The Things We Carry

23, September, 2015Posted by :Jessica Kim

Written by Jessica Kim, Art by Christine Hwang

things-we-carryOne day in class, my professor talked about a Japanese belief in the strength of bonds. No matter what obstacles, difficulties, and sufferings may come, such irresistible bonds cannot be broken—what has been damaged will be mended, because the pervasive strength of relationships overrides the torrents of time and change.

Immediately, my mind began to spiral into a crash course on all my bygone friendships: the people who’d fallen out of my life, the bonds that had turned out to be just as temporary and circumstantial as whatever trials and hardships came their way. Those who had been my friends in elementary school were no longer my friends in middle school, middle school friends did not carry into high school, and so on. As far back as I could remember, my relationships had been clearly circumstantial—once I was in a different place and stage of life, surrounded by different people and new experiences, the connections with my other friends always seemed to fade out…because things just seemed to change.

In spite of this, I’d always held onto the view that relationships are not contingent upon proximity and regularity. Even if I did not see or talk to a friend daily, I could trust that things would always pick up right where we left off, and if I ever ran into any trouble, I could trust that friend to have my back. A relationship built upon trust, commitment—I thought that this is what I felt about my relationships. And yet… I began to think things over one more time. These expectations, however earnest, failed to align with my reality. This view applies best to those who are in my vicinity, are my closest friends, and already do these things for me now. I can’t go to an old elementary school friend and expect them to listen to my troubles, let alone be there for me. Everyone has different expectations for relationships, and I couldn’t expect others to immediately adhere to and understand my own.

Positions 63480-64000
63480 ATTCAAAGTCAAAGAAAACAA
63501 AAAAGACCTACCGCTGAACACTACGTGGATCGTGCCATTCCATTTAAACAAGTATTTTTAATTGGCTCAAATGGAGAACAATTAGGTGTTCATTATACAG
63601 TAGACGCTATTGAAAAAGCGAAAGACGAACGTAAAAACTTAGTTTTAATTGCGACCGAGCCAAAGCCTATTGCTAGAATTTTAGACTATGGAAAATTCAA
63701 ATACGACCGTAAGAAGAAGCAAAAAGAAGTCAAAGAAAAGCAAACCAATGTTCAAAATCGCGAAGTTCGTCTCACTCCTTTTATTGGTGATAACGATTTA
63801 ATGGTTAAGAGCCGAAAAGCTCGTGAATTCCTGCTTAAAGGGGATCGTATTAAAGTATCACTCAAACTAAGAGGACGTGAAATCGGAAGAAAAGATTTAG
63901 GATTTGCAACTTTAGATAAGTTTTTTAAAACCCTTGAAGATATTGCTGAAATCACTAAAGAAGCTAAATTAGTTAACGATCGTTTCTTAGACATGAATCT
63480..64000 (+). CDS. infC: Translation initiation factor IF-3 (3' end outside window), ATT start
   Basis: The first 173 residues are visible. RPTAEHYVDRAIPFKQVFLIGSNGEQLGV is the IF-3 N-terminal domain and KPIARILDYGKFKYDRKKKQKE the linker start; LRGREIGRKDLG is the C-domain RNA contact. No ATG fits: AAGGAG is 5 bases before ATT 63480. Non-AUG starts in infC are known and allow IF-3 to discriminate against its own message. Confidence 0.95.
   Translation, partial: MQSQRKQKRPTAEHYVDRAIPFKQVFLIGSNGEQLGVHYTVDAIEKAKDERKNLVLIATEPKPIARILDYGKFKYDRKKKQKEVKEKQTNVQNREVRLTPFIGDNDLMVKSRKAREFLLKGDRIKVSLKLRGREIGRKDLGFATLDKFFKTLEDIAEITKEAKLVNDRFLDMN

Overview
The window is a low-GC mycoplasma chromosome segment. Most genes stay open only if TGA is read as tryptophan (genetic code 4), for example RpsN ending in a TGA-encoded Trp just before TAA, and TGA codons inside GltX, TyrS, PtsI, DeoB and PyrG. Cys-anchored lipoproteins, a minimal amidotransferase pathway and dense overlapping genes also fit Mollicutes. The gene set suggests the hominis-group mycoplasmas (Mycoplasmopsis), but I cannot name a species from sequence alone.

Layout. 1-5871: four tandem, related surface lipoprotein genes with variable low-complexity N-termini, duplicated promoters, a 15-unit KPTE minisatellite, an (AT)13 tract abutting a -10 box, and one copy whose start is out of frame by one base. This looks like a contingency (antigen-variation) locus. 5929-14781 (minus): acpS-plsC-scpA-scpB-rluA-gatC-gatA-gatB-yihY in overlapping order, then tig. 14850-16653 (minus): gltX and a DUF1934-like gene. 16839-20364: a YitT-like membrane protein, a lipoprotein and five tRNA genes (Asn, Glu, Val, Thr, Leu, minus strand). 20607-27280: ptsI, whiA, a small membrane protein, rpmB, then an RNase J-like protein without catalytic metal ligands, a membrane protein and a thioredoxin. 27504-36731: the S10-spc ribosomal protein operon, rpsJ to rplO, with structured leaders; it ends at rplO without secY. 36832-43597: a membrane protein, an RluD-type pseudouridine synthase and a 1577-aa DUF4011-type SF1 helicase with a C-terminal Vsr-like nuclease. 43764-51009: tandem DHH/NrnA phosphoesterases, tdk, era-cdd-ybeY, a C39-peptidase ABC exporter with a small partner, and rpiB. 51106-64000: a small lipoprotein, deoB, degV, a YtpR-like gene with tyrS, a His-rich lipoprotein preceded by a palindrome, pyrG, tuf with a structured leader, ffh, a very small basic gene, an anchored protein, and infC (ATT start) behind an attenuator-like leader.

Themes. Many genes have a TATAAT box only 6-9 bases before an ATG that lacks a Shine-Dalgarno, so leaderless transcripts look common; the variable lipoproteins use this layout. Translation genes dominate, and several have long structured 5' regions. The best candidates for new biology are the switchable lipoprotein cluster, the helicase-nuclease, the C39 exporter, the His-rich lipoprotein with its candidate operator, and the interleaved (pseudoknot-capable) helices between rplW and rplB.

I continued to ponder the nature of relationships throughout the following days and weeks, meandering off into other overarching questions in search of some resolution. What are bonds? What is the basis of relationships? What truly connects people together? Tracing my relationships revealed them all to be circumstantial. Even when it came to my parents, it was neither my choice to be born to these specific people nor their choice to have a child with these specific traits. We seemed to be almost obligated to love each other. Thoroughly convinced of my tragic interpersonal skills, I pondered the most important relationship of all: between man and God. From the biblical standpoint, humans are inherently relational beings because we are made in the image of a Three-in-One, inherently relational God. Be fruitful, multiply, fill the earth, is the command given in the Garden of Eden. It is not good for man to be alone.